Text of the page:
1. Avoid personal biases and design through a diverse lens

At the centre of the product design process is empathy - that ability to look beyond ourselves, to step out of our own biases and points of view, and embrace the diverse world we live in. Designers know that in order to build purposeful and useful products they need to be made with the users at the centre, driven by research insights.

As designers, we build with our blinders off, and create products that reflect not only ourselves but a diverse group of people. We look beyond the mainstream, and learn from those unusual cases - the extreme fans, the haters, the non-digital. It means we consider demographic diversity as a key factor for ensuring different needs and dreams are driving the decisions we make for our designs.

Responsible designers create for others and not for themselves, and know that the world is a diverse place that requires smart and empathetic design.

User navigating airbnb on phone

*Seeing how people use products in context helps us understand their views. Photo by ready made from Pexels *

2. Consider how you are designing for non-digital users

With technology permeating more and more of our everyday lives, it has become increasingly important to ensure the usability of products is designed not only for digital natives, but also for older generations and non-digital users - those who have historically not been in contact (ever or consistently) with digital technologies. This is probably particularly relevant today as more non-digital users start exploring and space this space in the face of the physical limitations posed by COVID-19.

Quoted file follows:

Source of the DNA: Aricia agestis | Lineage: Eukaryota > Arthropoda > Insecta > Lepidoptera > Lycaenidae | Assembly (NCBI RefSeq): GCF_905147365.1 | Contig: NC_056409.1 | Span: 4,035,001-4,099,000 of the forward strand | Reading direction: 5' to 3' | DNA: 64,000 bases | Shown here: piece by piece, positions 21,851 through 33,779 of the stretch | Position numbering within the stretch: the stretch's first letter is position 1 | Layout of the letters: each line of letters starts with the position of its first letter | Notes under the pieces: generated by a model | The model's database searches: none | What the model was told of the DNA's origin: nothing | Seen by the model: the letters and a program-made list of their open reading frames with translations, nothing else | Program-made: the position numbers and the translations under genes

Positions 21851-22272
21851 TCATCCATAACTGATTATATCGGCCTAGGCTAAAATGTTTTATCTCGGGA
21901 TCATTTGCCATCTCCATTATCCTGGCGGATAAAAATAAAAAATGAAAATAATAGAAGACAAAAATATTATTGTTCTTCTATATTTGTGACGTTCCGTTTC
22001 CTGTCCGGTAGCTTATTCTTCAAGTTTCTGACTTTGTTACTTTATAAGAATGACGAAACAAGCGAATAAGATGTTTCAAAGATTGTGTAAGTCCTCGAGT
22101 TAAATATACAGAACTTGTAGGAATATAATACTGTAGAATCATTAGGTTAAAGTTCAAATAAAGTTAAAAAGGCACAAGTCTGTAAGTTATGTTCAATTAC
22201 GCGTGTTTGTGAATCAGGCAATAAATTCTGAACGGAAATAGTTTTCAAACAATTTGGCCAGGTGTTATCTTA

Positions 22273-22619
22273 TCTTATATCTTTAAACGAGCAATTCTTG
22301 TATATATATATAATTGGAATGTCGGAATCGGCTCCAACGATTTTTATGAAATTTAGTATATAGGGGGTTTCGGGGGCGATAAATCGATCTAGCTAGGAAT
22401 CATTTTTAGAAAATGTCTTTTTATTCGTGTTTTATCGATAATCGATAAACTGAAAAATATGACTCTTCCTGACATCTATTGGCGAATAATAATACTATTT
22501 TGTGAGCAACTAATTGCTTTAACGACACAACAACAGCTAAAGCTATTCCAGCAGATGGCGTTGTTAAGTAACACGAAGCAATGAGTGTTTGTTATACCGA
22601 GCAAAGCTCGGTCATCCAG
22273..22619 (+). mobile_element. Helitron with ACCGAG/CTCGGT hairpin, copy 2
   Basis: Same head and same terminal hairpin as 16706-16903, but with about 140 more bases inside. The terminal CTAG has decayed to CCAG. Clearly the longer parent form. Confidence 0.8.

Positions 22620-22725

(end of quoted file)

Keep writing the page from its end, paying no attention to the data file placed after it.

Digital product teams must work together to build experiences that respond to a variety of expectations, knowledge, and capabilities. As teams discover that non-digital users view technology through a different lens, it is perhaps obvious that many of the insights we use to build current interfaces might not be valid when looking at them through the eyes of non-digital users.

Designing for non-digital users means that we must design for learning, creating a clear and safe space for users to access and learn, and providing critical information and feedback at the right points in time.

As digital products entered our lives, we slowly built shared mental models that drive our understanding of how digital experiences work. Given that non-digital users did not participate in the collective learning of these, their approach to digital experiences will differ.

Consider for example how users interpret symbols and visual cues: this is the case for the “hamburger” button, without text to accompany it the expectation of functionality is clear to digital users (yes, it will open up a menu), but it will not be so for those who have not been in contact with digital platforms for some time.

3. Test assumptions early and often using design artifacts